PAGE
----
Belize Gains Leverage in Default Talks as Borrowing Not Seen
Belize’s creditors are betting the Central American country will improve its bond restructuring offer in order to maintain access to global debt markets. The government says it doesn’t need them.
Belize’s $1.4 billion economy, which expanded 2 percent in 2011, can go without more borrowing on international credit markets, Prime Minister Dean Barrow said in an Aug. 22 press conference. The country didn’t sell global bonds before 1998 and hasn’t returned to them since a 2007 restructuring.
Barrow’s government, which missed a $23 million coupon payment on Aug. 20, is seeking to reach an accord with creditors before a mission from the International Monetary Fund comes to the country in October as part of an annual review of the economy, according to Mark Espat, who heads the country’s bond restructuring committee. Belize’s ability to survive without global market access may give it an advantage in talks, said Stuart Culverhouse, chief economist at Exotix Ltd.
“I am not sure at the moment the government does care that much about accessing the capital market,” Culverhouse said in an Aug. 30 phone interview from London. “I don’t know if the creditors’ leverage is that strong.”
While both creditors and the Belize officials have expressed the need for “good faith” negotiations, a group representing Belize’s investors says the government hasn’t provided sufficient justification for its default and subsequent restructuring offers, which value the bonds at about 20 cents.
Belize’s so-called superbond fell 0.05 cent to 35.08 cents today. The gap between the valuation in the government’s restructuring scenarios and the market price show investors expect they will be able to negotiate a better offer, said Carl Ross, who covers Central America and the Caribbean as a managing director at Oppenheimer & Co. in Atlanta.
Belize’s default made the country’s debt the worst performer in emerging markets for a second consecutive month in August. The country’s dollar bonds fell about 24 cents last month, the most among 52 emerging-market countries tracked by JPMorgan Chase & Co’s EMBIG index.
Standard & Poor’s declared Belize’s bonds in default on Aug. 21, when a 30-day grace period on the missed payment began. The country formerly known as British Honduras had been rated as high as “B,” five levels below investment grade, in August 2011.
The investors committee, which says it represents holders of about 60 percent of the outstanding superbond, said in an Aug. 28 statement that the IMF’s last review of the economy, published in December, “did not highlight a debt sustainability concern and the committee is seeking to understand the key assumptions underlying Belize’s decision to default.”
Messages sent to Belize’s Finance Ministry and central bank for comment were responded to by Espat, a former lawmaker who helped lead the 2007 debt restructuring.
Barrow won re-election in March vowing to restructure the bonds after the coupon on the notes jumped to 8.5 percent from 6 percent as part of the agreement reached with creditors in 2007. He said that the government couldn’t afford to continue making payments on the debt even as Belize’s economy heads toward growth of 3 percent in 2012, one percentage point higher than previously forecast.
“We are in a period where parties are basically dancing,” said Ross. “The government is sending the message that they don’t intend to improve terms in a significant way. Creditors are feeling that the government put more burden-sharing on the bond holders.”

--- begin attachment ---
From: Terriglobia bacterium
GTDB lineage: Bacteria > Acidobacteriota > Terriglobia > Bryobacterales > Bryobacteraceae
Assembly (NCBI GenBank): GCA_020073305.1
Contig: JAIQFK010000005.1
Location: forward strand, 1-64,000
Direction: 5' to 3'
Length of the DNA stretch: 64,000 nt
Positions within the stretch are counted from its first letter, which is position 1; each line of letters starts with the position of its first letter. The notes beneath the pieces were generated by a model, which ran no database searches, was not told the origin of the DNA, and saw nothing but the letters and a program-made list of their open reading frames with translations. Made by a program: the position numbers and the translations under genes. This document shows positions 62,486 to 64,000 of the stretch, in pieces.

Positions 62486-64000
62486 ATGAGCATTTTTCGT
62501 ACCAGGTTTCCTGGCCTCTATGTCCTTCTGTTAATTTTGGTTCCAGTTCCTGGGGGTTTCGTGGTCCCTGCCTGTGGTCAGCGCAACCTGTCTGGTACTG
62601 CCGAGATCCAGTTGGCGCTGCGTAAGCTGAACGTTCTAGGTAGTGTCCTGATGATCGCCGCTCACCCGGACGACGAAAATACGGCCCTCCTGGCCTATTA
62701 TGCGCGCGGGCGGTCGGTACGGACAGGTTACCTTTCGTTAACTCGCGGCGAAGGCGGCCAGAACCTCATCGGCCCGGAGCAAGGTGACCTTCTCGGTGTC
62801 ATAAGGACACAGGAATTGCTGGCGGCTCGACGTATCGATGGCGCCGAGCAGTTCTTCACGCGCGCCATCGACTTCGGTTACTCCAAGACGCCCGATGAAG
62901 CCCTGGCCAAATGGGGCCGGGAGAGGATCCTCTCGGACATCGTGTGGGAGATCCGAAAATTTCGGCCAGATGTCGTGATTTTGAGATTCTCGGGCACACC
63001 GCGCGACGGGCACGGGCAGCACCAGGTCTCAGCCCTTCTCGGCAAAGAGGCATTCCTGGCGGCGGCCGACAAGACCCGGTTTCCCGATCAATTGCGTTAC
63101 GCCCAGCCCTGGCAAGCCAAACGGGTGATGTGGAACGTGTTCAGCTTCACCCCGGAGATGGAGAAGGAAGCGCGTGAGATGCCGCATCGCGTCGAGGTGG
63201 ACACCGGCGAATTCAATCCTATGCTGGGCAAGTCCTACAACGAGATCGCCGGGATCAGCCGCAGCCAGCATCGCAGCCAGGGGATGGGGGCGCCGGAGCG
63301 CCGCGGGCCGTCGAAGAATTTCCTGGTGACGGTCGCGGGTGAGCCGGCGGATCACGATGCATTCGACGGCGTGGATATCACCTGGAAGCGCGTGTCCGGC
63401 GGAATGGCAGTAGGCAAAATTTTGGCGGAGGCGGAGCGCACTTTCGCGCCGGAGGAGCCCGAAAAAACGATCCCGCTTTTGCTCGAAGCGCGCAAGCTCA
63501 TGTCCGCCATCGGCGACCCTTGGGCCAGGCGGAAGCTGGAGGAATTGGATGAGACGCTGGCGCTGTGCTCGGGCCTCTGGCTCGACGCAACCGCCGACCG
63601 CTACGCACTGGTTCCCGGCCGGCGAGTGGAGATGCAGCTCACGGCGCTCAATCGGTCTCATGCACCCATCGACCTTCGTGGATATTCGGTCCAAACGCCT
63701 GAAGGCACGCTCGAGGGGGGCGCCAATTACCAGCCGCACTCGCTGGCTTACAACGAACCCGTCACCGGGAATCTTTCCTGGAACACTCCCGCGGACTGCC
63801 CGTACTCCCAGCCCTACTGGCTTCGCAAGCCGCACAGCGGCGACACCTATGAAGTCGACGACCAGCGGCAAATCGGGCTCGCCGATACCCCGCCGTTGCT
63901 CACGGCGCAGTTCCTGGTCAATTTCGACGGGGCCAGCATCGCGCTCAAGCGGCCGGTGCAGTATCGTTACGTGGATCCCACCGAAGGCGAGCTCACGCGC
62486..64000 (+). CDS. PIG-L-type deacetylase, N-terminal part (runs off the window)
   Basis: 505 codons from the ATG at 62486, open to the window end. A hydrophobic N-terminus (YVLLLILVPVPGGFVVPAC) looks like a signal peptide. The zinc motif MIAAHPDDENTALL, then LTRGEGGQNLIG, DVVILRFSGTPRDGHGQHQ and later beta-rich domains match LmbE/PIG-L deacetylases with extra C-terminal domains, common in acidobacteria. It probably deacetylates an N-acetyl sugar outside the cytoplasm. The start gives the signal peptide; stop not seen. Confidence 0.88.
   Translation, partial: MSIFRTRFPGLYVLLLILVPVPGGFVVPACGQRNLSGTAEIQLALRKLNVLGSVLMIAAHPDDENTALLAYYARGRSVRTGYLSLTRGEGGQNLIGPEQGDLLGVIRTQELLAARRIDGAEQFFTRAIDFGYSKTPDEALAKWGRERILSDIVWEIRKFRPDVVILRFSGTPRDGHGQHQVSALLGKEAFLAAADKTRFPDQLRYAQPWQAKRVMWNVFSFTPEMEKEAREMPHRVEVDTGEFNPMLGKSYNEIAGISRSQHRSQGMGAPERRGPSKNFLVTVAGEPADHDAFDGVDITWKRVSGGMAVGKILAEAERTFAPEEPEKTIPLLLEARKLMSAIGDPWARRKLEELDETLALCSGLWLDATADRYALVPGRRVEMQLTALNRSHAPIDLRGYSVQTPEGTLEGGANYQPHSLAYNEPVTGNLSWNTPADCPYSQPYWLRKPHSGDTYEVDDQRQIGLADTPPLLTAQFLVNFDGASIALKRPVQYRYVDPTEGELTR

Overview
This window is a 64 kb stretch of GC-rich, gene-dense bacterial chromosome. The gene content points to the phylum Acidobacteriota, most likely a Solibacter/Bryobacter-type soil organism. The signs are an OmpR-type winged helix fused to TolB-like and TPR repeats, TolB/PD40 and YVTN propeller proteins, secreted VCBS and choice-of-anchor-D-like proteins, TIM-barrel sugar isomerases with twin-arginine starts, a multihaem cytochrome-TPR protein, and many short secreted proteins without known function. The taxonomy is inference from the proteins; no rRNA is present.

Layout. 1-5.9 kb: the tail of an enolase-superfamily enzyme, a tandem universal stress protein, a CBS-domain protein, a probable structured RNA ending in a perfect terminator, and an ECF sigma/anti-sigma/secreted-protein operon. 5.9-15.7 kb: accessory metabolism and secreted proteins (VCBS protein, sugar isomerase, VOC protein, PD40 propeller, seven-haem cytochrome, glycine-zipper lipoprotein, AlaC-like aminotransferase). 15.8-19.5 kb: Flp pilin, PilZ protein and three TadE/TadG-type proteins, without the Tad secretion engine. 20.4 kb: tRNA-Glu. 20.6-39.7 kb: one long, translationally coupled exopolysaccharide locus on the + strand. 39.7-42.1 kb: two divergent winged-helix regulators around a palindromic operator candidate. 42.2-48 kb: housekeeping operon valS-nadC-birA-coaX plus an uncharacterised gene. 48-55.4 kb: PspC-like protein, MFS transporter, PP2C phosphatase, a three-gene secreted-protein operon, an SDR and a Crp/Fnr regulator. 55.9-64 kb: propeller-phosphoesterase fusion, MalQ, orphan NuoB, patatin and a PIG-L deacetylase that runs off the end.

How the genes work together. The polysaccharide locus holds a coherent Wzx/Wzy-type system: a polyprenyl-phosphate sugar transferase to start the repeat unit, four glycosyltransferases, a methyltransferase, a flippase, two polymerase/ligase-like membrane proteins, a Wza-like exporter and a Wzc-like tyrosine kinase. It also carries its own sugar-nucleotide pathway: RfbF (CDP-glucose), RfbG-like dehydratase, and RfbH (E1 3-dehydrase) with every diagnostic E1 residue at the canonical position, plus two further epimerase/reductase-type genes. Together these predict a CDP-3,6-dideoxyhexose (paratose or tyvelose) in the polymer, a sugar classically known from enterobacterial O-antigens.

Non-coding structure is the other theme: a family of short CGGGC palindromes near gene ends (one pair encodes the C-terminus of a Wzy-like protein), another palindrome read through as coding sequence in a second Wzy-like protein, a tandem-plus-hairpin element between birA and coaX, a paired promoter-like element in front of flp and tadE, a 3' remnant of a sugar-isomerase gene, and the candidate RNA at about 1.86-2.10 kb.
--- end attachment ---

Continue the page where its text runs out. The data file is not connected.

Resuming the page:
Espat met with officials at the Inter-American Development Bank and IMF in Washington late last month to discuss the default. Belize has received about $100 million in assistance from the IDB over the past five years, according to the Washington-based lender’s webpage. Spokesman Pablo Bachelet said Belize and the IDB are in discussions about “alternatives for support.”
Ross said creditors could try to convince multinational agencies to deny further lending to Belize because they violated debt restructuring principles. He also said the threat of protracted litigation could be sufficient to get Belize to improve its offer.
The U.S. last year began voting against development loans to Argentina by the IDB and the World Bank as part of an effort to get the South American country to settle with holders of defaulted debt and make payments owed to investors who won arbitration cases.
Beyond global debt markets and the IDB, Belize has access to bilateral financing from Venezuela and Taiwan, Espat said. Taiwan Vice President Wu Den-yih didn’t offer the country additional aid during an August visit, Espat said.
Belize’s government is also working with New York-based law firm Cleary Gottlieb Steen & Hamilton LLC, which advised Argentina on its two debt restructurings following a 2001 default on $95 billion of bonds. Holders of defaulted debt who didn’t participate in two bond restructurings since then haven’t been able to claim Argentine assets abroad in the wake of the country’s financial crisis.
The 61-year-old Barrow said on Aug. 22 that he was certain an agreement could be reached with creditors and that debt relief for Belize is “a sure thing.” The unity of the investors committee gives creditors leverage with the government, said Michael Gerrard, a managing director at BroadSpan Capital LLC, which specializes in Caribbean debt restructurings and is advising the committee.
“Global credit markets happen to be the most costly and the most fickle for a small, emerging economy such as ours,” said Espat. “It is important not to equate a ‘good faith process’ with an outcome that makes either Belize or bondholders cheery.”
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